Non-analyte signals and supervised learning to evaluate matrix effects and predict analyte recoveries in inductively coupled plasma optical emission spectrometry†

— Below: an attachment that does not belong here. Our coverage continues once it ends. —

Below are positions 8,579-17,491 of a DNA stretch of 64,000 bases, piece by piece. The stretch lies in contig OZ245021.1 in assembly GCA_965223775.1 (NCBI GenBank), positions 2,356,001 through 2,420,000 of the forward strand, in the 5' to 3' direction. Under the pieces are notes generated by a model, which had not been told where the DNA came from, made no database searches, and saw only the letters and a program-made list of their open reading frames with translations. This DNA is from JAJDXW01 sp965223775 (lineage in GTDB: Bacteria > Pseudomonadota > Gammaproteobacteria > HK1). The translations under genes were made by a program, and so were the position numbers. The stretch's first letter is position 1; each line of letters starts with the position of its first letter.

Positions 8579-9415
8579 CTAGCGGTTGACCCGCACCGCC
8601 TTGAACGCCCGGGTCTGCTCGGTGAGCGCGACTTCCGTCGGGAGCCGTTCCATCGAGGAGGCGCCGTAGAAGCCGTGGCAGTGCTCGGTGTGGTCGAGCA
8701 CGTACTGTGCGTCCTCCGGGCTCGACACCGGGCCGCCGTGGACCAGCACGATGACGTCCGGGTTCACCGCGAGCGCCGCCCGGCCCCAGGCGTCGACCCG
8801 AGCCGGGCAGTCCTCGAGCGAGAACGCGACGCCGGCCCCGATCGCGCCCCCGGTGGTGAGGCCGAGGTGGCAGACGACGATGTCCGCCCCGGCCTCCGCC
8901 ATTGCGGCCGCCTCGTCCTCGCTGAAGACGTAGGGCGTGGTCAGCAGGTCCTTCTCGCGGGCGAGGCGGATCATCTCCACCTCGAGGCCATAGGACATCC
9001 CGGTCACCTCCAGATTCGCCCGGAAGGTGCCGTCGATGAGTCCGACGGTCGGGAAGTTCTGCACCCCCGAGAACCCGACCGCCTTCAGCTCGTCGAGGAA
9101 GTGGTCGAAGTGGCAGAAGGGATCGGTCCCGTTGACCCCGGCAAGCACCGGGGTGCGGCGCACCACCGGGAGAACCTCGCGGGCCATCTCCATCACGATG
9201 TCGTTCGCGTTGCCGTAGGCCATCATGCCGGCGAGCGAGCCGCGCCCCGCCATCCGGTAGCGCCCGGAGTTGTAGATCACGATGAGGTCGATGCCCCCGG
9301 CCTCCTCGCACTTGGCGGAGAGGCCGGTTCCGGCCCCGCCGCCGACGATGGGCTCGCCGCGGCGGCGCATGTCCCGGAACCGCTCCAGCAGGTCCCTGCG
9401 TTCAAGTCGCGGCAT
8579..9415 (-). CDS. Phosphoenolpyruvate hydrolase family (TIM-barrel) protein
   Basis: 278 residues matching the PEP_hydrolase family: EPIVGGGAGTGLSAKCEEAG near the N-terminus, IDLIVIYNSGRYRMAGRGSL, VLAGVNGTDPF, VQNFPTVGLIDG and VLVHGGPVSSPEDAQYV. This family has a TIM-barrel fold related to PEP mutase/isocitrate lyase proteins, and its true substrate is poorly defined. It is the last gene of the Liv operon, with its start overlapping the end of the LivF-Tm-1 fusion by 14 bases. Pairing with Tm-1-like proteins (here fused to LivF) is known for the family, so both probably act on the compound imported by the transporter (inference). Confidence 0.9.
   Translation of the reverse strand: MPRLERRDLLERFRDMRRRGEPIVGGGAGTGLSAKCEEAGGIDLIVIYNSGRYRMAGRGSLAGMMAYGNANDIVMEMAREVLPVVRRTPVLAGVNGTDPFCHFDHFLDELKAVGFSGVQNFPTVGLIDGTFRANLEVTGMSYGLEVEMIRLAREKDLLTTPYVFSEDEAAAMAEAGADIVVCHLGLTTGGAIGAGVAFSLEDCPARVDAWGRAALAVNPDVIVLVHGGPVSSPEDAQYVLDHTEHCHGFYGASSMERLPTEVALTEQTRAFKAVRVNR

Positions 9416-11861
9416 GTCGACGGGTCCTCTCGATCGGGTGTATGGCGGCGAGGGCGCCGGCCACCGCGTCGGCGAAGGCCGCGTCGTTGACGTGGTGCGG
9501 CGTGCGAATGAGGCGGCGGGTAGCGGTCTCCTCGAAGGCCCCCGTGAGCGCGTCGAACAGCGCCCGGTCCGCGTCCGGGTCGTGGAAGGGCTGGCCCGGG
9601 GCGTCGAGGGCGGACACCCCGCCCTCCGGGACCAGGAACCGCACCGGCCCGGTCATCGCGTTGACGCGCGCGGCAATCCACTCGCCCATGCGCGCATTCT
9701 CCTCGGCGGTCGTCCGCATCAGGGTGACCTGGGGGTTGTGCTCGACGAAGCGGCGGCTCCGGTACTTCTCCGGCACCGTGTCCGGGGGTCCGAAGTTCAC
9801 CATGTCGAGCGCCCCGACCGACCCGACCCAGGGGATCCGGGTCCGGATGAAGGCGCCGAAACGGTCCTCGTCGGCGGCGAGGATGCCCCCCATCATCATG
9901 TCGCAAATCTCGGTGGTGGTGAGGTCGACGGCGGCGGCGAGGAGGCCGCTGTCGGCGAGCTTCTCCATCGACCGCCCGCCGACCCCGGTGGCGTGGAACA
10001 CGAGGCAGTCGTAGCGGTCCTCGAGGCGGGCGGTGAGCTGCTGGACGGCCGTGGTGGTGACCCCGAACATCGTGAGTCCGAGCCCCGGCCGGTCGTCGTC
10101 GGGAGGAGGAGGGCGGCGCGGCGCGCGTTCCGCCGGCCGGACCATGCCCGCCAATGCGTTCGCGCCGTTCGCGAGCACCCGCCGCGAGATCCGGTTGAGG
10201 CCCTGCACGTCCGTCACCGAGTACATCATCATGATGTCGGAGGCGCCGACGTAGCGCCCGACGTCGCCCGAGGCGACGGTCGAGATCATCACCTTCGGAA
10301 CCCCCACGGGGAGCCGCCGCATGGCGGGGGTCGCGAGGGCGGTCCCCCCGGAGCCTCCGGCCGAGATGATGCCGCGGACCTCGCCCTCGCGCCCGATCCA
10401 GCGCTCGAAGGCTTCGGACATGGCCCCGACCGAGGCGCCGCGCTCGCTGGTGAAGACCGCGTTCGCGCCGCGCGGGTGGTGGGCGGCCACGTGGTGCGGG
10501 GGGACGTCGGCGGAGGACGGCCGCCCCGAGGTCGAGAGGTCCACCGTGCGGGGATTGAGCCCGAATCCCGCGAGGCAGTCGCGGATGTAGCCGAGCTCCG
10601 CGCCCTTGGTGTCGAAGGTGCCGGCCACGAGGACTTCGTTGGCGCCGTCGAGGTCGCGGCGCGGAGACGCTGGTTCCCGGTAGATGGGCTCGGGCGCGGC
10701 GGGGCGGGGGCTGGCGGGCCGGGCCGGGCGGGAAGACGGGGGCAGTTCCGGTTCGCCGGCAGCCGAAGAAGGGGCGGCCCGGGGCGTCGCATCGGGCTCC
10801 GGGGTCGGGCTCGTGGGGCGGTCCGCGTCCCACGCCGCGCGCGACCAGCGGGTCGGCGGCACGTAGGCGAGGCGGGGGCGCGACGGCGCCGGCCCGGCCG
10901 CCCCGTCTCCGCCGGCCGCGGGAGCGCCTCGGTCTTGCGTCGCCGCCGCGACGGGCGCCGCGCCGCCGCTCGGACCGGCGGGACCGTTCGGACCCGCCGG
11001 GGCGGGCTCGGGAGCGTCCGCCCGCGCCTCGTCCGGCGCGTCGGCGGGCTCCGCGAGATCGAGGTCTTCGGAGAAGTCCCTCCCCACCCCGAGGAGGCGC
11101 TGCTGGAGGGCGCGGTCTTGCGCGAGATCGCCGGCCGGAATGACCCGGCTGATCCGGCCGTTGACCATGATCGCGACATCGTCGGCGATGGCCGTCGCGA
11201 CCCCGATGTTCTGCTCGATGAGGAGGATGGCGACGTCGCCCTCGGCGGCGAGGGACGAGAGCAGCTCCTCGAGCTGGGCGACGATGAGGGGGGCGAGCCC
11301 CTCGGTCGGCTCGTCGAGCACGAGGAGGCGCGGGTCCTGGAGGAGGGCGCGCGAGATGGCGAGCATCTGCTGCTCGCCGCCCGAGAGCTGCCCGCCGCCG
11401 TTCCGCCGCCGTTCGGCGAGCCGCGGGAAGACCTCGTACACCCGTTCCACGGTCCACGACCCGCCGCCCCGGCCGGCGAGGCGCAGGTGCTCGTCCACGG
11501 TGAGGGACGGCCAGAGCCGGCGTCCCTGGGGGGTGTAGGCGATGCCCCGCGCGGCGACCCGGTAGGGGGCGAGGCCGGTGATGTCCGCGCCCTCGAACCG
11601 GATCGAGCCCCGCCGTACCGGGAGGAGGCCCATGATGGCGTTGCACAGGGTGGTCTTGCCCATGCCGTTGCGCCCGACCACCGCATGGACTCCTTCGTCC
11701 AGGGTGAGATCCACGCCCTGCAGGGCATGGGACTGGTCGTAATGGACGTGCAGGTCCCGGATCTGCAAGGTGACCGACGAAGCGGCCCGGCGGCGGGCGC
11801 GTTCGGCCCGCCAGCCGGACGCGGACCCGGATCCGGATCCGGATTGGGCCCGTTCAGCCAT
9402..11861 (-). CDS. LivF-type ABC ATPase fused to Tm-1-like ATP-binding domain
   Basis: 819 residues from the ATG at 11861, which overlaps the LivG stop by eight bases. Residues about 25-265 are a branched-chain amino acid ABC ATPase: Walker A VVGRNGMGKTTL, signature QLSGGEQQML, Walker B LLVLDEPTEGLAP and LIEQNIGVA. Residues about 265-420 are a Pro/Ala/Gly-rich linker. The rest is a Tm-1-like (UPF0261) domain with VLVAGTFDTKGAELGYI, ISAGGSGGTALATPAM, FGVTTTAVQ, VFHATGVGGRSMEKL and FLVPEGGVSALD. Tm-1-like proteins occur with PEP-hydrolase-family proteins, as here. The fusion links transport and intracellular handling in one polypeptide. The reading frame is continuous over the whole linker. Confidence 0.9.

A supervised data-driven methodology was used to evaluate matrix effect severity and the consequent analytical signal bias caused by easily ionizable elements (EIEs) in inductively coupled plasma optical emission spectrometry (ICP OES). Eight different supervised machine learning models were trained on signals from nine plasma naturally-occurring species of Ar, H and O to predict analyte recoveries for Cd, Co, Cr and Pb. The Ar atomic line at 737.212 nm was then used to correct for analytical signal bias due to matrix effects caused by high concentrations of Ca and Na. Recoveries were accurately predicted for all analytes (R2 > 0.9) by optimized generalized linear models (GLMs), regularized GLMs and partial least squares (PLS) regression. Accuracy was improved by employing Ar or Y as internal standards (IS). Although Y outperformed Ar in Cd determinations, both species were comparable for Co, Cr and Pb. In this preliminary study, however, there was no significant accuracy improvement observed when utilizing the Ar 737.212 nm line at the discretion of machine learning models. Therefore, for the analytes and matrices evaluated here, this species should be simply used as an IS when optimized models predict absolute errors < 0.3 (30%). The methodology described in this study may be easily implemented in routine applications, as one simply needs to monitor non-analyte signals while performing external standard calibration (EC). Once a series of models are trained, instrument software can be programmed to monitor plasma native species in real time and alert the analyst to different levels of matrix effect severity. Based on analyte recovery predictions from the optimized models, the analyst can then choose between simple EC, internal standardization with the Ar 737.212 nm line, or a more robust matrix-matching strategy.